On Monday morning about 10:00 AM I was sleeping soundly at home. I kept hearing an annoying pecking sound and wondered what it was. As I gradually became more awake I understood it was someone knocking on our back door. When I peered out the door I saw it was my sister-in-law. I woke my wife to go talk to her and I was trying to go back to sleep.
After a while my wife came back in. I wasn’t back to sleep yet and I asked what her sister wanted. She told me she was delivering the message that my mother had died. WHAM!!
I wasn’t really shocked, but only a little surprised. I had dreaded the coming of this day for some time. And now it was here. After a few phone calls I was able to determine that maw’s body was at Lester C. Litsey funeral home in Cedartown. I talked to a man named Trey there who said he would like to meet with me as soon as possible to make burial arrangements.
Our old Chevy still has a bad transmission and I wouldn’t trust it to take me that far and get me back home. My wife was able to get her mother to let me borrow her pickup truck. She went to a quick cash place and borrowed some money so that I could make the trip up there.
I arrived at Cedartown that evening and got myself a motel room. My nephew had wanted me to pick him up to go with me to the funeral home. I had stopped by his trailer in Buchanan and got him and his son. I visited with them for a while, then went to visit a few other relatives.
I managed to get about 4 hours of sleep. I picked up my nephew the next morning and we went to the funeral home. I answered all the questions I could about maw’s name, parent’s etc. There was some question about whether anyone would “say a few words” at her burial. My nephew suggested a cousin (maw’s nephew). I tried to think of some way out of that at first and didn’t make any commitments. Trey said she would be available for viewing about noon. My nephew and I went to the nursing home where maw had been living to pick up her stuff. I just got her little TV set and her old purse and a few knick-knacks. I told the employees there that I would donate her clothes to whomever may want them snce I had no need of them. Then the nephew and I went riding around some and ended up at the cemetary where his mother (my half-sister) and his brother are buried. We had a long talk there. I explained to him that I really wasn’t interested in listening to a preacher tell me the usual bullshit at my own maw’s funeral. I let him know that I was an atheist and explained some of the reasons why. I suppose he does have some belief in God and he says he prays now, but at least he does understand what some of my reasons are and he has learned enough tolerance (through his AA meetings he says) to be respectful of other people’s beliefs.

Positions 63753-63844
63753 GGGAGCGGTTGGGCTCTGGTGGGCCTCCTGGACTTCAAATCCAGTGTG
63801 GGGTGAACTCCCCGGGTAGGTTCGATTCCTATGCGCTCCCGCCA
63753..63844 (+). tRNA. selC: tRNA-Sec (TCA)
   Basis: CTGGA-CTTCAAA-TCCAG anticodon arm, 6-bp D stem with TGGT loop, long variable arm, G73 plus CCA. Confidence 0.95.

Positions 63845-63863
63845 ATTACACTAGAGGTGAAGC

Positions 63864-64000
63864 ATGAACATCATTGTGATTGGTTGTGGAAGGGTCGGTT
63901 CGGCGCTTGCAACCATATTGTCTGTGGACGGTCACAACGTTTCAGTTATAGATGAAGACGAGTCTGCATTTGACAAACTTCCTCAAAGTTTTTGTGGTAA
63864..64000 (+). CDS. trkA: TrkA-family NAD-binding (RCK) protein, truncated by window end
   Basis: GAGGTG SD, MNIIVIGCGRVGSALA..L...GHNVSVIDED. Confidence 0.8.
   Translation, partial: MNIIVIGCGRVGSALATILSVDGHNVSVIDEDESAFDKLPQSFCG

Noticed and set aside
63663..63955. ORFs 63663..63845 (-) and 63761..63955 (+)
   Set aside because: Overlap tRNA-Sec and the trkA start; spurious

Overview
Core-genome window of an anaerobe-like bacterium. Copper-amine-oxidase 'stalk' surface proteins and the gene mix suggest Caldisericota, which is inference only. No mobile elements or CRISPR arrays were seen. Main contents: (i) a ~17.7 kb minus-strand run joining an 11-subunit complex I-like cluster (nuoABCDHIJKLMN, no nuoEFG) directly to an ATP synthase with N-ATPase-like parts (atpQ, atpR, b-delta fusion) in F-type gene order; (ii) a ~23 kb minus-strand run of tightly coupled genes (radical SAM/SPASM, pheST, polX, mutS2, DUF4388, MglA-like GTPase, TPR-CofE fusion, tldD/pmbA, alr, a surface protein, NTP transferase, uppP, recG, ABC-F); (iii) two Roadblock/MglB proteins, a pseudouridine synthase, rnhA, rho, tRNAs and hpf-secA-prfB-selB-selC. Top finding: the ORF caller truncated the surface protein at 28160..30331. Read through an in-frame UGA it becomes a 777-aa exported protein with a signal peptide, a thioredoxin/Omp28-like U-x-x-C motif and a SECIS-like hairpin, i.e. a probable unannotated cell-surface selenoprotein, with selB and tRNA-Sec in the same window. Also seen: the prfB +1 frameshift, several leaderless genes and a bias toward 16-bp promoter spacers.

I went through the things that are most familiar to atheists; if God made the universe, then who made God? It’s an establised fact that matter can be neither created nor destroyed. The universe is made of matter. Therefore, it has existed eternally and had no need of a creator. If there were really such a thing as a soul that separated from the body at death medical science would have discovered it by now. The functioning of your brain IS you and when it stops functioning, you cease to exist. The Bible makes impossible claims like the sun standing still and moving backwards. We know such a thing didn’t happen because it violates the laws of nature. If the Bible has anything in it that’s wrong, then all of it is suspect. He listened and occasionally interjected that he didn’t understand a lot of what was in the Bible and a lot of the religious claims he’s heard do not make sense to him. But one has to be guided by his own heart he guessed.
After a while we went back to his trailer. Shortly a call came from Trey that maw was now ready. My nephew, his son and I went back to the funeral home. I braced myself, hoping that I would not have to deal with other relatives there. I genuinely like most all my relatives, and as far as I know they are are basically good people. And I know that they truly mean well when they come to you at a funeral and hug you and say things about how sorry they are and so on. I do appreciate the sentiment, but I can take only so much of that sort of thing.
Fortunately, no one was there. We all went into the parlor where maw was laid out. She looked good for a dead person. One niece had bought her a very pretty light blue dress with gold buttons. I told my nephew that she looked just as she had looked on several occasions when I went into her apartment in Ozark and found her taking a nap on her bed. On those occasions I would lean over her and kiss her on her forehead. Her eyes would open and her arms would come up to hug me. And I would give her a big hug, still enjoying the warmth, literally and figuratively, of my dear mother.
But this time, of course, there was no warmth. This thing in front of me did not open its eyes. When I kissed her forehead it felt like kissing a brick. Dead and cold and stiff as stone. My nephew was saying that he wished he had been able to come see her more often. He said she did see his granddaughter once. I was thinking how I wished I had been able to get to see her as well. I had not seen her since March. I didn’t trust the car to go that far. I had no money to fix it.